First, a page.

The Taliban governor of Afghanistan's Balkh province, known for fighting against Islamic State jihadists, was killed in a suicide attack at his office on Thursday, officials said.
The killing, a day after he met top government officials visiting from Kabul, makes Mohammad Dawood Muzammil one of the highest-ranking figures slain since the Taliban stormed back to power in 2021.
Violence across Afghanistan has dramatically dropped since the Taliban seized control, but the security situation has again deteriorated with IS claiming several deadly attacks.
"Two people, including Mohammad Dawood Muzammil, the governor of Balkh, have been killed in an explosion this morning," local police spokesman Asif Waziri told AFP, adding that the blast happened on the second floor of his office, in the provincial capital Mazar-i-Sharif.
"It was a suicide attack. We don't have information as to how the suicide bomber reached the office of the governor," he said, adding that two people were also wounded.
Authorities deployed extra security at the governorate, who forbade journalists from taking photos, an AFP correspondent reported from near the site of the blast.
Muzammil was "martyred in an explosion by the enemies of Islam", tweeted government spokesman Zabihullah Mujahid.
Muzammil was initially appointed governor of the eastern province of Nangarhar, where he led the fight against IS jihadists, before being moved to Balkh last year.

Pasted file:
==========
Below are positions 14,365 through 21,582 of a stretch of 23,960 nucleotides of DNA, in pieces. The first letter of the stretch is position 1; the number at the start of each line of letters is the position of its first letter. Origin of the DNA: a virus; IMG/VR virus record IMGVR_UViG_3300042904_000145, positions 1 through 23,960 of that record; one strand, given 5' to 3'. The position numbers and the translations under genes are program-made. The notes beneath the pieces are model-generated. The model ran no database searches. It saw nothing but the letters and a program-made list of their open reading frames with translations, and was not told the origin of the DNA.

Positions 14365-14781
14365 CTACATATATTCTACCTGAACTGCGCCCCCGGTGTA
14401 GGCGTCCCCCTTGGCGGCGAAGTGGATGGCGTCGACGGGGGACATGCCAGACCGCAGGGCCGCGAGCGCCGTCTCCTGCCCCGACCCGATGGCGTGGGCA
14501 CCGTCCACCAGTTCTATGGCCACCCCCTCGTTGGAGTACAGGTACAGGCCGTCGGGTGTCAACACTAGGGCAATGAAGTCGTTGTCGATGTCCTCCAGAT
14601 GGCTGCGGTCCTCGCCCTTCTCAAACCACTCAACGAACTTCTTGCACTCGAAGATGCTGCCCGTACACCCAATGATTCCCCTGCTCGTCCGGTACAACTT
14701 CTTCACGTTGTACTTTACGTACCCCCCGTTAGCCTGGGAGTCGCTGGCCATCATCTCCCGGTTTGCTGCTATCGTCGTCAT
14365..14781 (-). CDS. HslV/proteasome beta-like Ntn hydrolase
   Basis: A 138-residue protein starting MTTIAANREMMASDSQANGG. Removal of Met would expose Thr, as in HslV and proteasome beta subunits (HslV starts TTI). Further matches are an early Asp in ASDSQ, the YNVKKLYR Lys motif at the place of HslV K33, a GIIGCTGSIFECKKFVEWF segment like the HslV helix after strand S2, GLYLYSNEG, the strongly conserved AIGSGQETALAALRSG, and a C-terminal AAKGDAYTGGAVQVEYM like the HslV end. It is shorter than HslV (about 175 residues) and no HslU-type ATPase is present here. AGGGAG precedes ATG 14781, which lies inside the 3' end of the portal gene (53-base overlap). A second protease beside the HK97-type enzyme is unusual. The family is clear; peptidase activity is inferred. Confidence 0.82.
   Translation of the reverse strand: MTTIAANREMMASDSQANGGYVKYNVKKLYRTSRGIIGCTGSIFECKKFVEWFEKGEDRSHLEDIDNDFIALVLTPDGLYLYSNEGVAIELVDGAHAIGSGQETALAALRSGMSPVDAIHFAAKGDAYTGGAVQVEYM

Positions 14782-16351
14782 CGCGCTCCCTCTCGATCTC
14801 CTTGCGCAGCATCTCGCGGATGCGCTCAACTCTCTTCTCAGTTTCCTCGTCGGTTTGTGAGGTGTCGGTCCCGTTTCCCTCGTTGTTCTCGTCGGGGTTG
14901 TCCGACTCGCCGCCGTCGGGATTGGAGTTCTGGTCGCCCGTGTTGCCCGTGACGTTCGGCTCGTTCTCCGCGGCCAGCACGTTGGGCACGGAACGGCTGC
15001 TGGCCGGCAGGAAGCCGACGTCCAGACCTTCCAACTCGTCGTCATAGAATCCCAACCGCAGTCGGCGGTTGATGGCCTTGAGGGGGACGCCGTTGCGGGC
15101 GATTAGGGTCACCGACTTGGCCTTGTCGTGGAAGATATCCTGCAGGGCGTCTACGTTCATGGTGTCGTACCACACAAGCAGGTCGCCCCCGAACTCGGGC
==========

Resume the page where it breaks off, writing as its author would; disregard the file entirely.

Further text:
On Wednesday, he met two deputy prime ministers and other senior officials visiting Balkh to review a major irrigation project in northern Afghanistan, according to a government statement.
IS has emerged as the biggest security challenge to the Taliban government since last year, carrying out attacks against Afghan civilians as well as foreigners and foreign interests.
Several attacks have rocked Balkh, including in Mazar-i-Sharif last year, some claimed by IS.
In January, a suicide bomber killed at least 10 people when he blew himself up near the foreign ministry in Kabul, in an attack claimed by IS.
The Taliban and IS share an austere Sunni Islamist ideology, but the latter are fighting to establish a global "caliphate" instead of the Taliban's more inward-looking goal of ruling an independent Afghanistan.
At least five Chinese nationals were wounded in December when gunmen stormed a hotel popular with businesspeople in Kabul.
That raid was claimed by IS, as was an attack on Pakistan's embassy in Kabul in December that Islamabad denounced as an "assassination attempt" against its ambassador.
Two Russian embassy staff members were killed in a suicide bombing outside their mission in September in another attack claimed by IS.
(Except for the headline, this story has not been edited by NDTV staff and is published from a syndicated feed.)